Get your drink on - winter style Take your usual booze cruise off autopilot and mix it up with some wintry drinks that are sure to combat the chill in your bones. If you’re in Astoria, pop by Sweet Afton (30-09 34th St) for a classic spiked hot cider with your choice of spiced rum, bourbon, or apple brandy, or stop in Pachanga Patterson (33-17 31st Ave) to snag a Canelazo, a traditional Colombian beverage made of panela (sugarcane) and water boiled with cinnamon – it’s
typically served with Aguardiente (firewater) but can alternatively be paired with your choice of brandy or spiced rum. If you’d like to give LIC a try, Manducatis Rustica (46-33 Vernon Blvd) offers an egg nog martini (with vanilla vodka), a caramel kiss (with caramel vodka, marshmallow, and Godiva), in addition to good ol’ hot toddies and several varieties of hot cocoa that are perfect to cozy up to their fireplace with.
And finally… Have a snow day!
Yes, we said it! Should global warming relinquish its dreaded grasp and grant us a generous dusting or a nutsy blizzard this season, please heed this last piece of advice: drop the shovel, stop grumbling for at least a few hours, and give yourself permission to have some fun. Romp around in sprawling Astoria Park, careen down the big hills in LIC’s Rainey Park on a sled, smash someone in the face with a snowball… Yup. You’re welcome. It’s Queens www.itsqueens.com Winter 5.1 2013 • 49
Remembering What Was Lost in Breezy Point Usually, Queens Seen focuses on a gala or an awards ceremony, but we felt it fitting this issue to remember the havoc that Sandy caused in Breezy Point, and send our wishes for a quick and full recovery. (Photos: Michael O’Kane)
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Entertainment Calendar A Roundup Of All The Cool Happenings In Queens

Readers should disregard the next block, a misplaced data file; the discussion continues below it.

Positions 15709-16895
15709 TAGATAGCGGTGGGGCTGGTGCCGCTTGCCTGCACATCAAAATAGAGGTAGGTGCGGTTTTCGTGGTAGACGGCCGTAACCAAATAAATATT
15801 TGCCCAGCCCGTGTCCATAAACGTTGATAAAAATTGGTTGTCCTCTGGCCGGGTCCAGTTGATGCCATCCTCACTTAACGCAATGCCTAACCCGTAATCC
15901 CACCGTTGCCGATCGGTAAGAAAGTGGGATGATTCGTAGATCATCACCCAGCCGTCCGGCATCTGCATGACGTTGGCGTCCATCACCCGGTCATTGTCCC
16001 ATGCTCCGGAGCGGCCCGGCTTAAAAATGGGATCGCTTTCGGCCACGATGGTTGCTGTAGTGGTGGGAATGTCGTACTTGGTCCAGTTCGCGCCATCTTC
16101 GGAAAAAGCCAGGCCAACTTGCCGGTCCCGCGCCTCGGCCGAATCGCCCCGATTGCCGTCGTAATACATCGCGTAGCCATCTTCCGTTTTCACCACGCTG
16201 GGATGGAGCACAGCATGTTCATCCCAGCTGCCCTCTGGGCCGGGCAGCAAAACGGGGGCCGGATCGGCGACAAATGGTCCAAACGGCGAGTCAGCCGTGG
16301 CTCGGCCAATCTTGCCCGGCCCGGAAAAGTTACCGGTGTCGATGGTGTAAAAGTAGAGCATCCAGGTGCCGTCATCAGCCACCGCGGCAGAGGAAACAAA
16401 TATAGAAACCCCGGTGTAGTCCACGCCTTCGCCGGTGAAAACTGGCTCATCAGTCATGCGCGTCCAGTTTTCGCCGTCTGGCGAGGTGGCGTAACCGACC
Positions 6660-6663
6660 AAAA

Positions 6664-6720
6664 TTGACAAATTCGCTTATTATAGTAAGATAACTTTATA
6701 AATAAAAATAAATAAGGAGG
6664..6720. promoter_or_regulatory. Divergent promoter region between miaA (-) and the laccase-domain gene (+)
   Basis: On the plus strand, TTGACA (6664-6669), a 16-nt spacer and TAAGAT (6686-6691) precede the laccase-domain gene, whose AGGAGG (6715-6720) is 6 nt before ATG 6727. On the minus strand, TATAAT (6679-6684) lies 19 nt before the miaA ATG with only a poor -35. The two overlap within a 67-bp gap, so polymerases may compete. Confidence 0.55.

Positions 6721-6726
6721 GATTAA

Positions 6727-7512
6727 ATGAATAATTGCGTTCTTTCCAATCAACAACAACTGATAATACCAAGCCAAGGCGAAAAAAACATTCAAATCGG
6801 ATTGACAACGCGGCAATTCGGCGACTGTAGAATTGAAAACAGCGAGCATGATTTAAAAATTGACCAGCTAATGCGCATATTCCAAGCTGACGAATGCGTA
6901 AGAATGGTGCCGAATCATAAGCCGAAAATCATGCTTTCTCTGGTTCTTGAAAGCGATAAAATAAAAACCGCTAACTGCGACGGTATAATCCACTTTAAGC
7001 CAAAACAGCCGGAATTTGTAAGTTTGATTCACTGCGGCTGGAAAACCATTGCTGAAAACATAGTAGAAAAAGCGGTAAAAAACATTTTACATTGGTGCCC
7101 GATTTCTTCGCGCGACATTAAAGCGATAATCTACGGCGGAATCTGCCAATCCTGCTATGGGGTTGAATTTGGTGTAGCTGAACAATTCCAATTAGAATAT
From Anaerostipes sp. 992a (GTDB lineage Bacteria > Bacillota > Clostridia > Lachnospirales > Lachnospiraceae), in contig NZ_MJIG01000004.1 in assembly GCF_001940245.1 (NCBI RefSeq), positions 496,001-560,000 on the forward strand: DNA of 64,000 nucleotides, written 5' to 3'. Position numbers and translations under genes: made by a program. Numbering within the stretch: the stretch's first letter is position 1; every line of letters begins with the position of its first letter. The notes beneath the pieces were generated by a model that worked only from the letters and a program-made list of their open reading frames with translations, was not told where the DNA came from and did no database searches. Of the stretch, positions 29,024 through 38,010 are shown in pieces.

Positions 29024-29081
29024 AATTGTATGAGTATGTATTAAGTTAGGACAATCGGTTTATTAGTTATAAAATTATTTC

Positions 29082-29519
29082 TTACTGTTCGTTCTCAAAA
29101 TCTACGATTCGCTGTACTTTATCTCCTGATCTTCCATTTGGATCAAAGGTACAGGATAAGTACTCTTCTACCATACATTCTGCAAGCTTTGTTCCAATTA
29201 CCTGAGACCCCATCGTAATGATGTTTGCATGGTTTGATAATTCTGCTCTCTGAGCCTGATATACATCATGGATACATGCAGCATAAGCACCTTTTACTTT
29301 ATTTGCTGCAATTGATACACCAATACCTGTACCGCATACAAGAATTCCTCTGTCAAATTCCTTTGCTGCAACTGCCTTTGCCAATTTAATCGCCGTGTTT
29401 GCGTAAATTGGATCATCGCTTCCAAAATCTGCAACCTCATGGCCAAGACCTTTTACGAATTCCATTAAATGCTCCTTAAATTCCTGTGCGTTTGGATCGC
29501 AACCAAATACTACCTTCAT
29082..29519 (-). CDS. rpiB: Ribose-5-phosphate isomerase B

January 2013 Tuesday, January 1 Exhibition: Jamaica Bay Landscapes Celebrate the beauty of our very own Jamaica Bay through the eyes of Queens photographer, Rosalie Frost. This event at the Queens Botanical Garden is free with general admission. *runs through January 12 | Queens Botanical Garden, 43-50 Main St., Flushing. Dreamworks Animation Exhibit Santa Clause, the Easter Bunny and the Tooth Fairy will never be looked at the same way again with the vision of Dreamworks Animation’s ‘Rise of the Guardians of Childhood’. This art exhibit includes a time-lapse video presentation, digital and handdrawn original artwork and an inside look at the filming process. For more information visit the Museum of the Moving Image website. *runs through March 3 | Museum of the Moving Image, 3601 35th Ave., Astoria. Spacewar! Discover the vast history of video games, spanning over the past 50 years, and get a unique look into some of the games that have shaped the world of digital entertainment. Visit the Museum of the Moving Image website for more information about ‘Spacewar! Video Games Blast Off’ about this exhibition. *runs through March 3 | Museum of the Moving Image, 3601 35th Ave., Astoria. Online Community Forum The Queens Library is looking for help to find improvements and gain a better grasp on the community’s needs for the New Year. They are asking library members and stakeholders to point out people,
programs and places that are important to Queens. Comments and posts must be submitted by January 2. Visit the Queens Library website for more information. | Queens Central Library, 89-11 Merrick Blvd., Queens